The dominance of crop production in Oregon's natural resources and mining sector has a definite effect on employment data. More than any other subsector, crop production exhibits a strongly seasonal hiring pattern that is primarily influenced by weather and climate conditions rather than by the calendar itself. For all the advances of modern technology, farmers still look to the earth and the sky to tell them when to plant and harvest. Weather patterns also help dictate how much labor will be required for pest control or disease prevention tasks, and other fieldwork throughout the growing season. The number of workers needed and the timing and duration of their employment are strongly tied to local conditions.
Graph 3 shows the monthly private employment in Oregon's natural resources and mining sector from 2001 to 2011. During these years, employment peaked in the third quarter at around 65,000 to 72,000 jobs, while falling to about 33,000 to 38,000 jobs in January. Employment levels in June are typically higher than those in September, sometimes by as little as 2,000 jobs but often by a wider margin. Departures from this pattern occurred in 2008 and 2010, when the third quarter brought a small net job gain rather than the usual loss. The third quarter of 2011 was a major anomaly, registering a net gain of 10,287 jobs. The issue in these years is one of timing. The basic shape of the seasonal hiring pattern did not change, but peak hiring happened later in the third quarter.
What happened in 2008, 2010, and particularly in 2011 that could account for this shift? All three of these years were characterized by unusually cold springs (Graph 4), and 2010 and 2011 were also wetter than normal. The slow start to the growing season resulted in late harvests for many crops in these years. The 2011 growing season was one of the latest and coolest ever in Oregon, significantly impacting labor-intensive crops such as cherries, pears, grapes, and apples.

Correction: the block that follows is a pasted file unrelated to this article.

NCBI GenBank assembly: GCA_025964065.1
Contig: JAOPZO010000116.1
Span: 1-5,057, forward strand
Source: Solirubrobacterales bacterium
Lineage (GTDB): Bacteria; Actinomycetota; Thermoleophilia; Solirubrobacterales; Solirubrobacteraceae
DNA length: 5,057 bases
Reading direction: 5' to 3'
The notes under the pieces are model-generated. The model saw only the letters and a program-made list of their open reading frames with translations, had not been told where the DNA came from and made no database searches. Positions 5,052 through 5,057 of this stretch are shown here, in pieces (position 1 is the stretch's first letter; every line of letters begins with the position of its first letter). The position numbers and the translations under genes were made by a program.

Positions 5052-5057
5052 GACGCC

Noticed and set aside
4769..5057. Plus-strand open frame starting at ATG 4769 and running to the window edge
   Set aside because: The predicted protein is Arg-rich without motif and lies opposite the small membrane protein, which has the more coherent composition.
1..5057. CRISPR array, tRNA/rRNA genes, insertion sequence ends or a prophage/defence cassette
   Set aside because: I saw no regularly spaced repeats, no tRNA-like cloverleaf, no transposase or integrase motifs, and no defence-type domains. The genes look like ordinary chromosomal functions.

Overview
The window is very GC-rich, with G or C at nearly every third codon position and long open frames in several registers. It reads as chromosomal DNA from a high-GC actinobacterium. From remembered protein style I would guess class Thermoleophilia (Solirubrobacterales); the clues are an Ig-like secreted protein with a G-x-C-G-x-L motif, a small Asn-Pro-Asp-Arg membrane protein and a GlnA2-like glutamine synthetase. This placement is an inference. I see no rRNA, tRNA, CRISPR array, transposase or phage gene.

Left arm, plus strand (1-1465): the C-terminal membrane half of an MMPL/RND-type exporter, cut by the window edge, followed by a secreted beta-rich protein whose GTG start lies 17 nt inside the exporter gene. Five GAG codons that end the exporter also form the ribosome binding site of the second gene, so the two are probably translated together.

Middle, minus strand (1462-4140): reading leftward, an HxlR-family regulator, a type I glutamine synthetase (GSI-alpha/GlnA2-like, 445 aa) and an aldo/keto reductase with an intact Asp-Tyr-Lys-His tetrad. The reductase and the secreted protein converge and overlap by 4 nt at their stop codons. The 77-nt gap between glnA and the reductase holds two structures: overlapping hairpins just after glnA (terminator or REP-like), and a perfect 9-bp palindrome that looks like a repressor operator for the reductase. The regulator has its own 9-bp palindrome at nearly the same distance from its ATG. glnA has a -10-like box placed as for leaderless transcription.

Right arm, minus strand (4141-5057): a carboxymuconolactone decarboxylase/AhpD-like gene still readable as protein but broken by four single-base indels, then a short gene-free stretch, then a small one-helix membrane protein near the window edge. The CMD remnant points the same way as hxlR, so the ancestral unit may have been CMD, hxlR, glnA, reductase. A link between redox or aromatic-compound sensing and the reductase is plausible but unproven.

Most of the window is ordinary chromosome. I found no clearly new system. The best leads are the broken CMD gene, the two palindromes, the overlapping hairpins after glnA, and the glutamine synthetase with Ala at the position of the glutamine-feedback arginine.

These facts help explain the gross job flow patterns observed in Graph 1, which were also most pronounced in 2008, 2010, and 2011. In the BED program, gross job flows are calculated by comparing employment levels in the third month of the current quarter to levels in the third month of the previous quarter. The quarterly gross job gain is the sum of jobs gained at establishments that opened or expanded over the reference period, while the quarterly gross job loss is the sum of losses at closing and contracting establishments. In 2008, 2010, and 2011, a smaller-than-usual number of hires had taken place by June and a larger-than-usual number of those seasonal hires were still working in September. BED data are seasonally adjusted to smooth out regular seasonal fluctuations, but the atypical weather patterns of 2008, 2010, and 2011 resulted in hiring that was far enough outside the norm to be clearly visible in seasonally adjusted data.
Natural Resources and Mining
2010 Annual Average Employment
|Industry||Jobs||Share of Total||Jobs||Share of Total|
|Agriculture, forestry, fishing and hunting|
|Forestry and logging||5,431||11.8%||56,152||3.1%|
|Fishing, hunting and trapping||296||0.6%||8,205||0.5%|
|Ag and forestry support activities|
|Support: crop production||6,109||13.2%||287,480||16.0%|
|Support: animal production||244||0.5%||27,087||1.5%|
|Mining, quarrying and oil and gas extraction||1,576||3.4%||651,631||36.2%|
|Source: Quarterly Census of Employment and Wages|
Data on the quarterly gross job gains and losses come from the Business Employment Dynamics program at the U.S. Bureau of Labor Statistics. A more detailed Business Employment Dynamics Report is available at www.QualityInfo.org on the Publications page in the News box.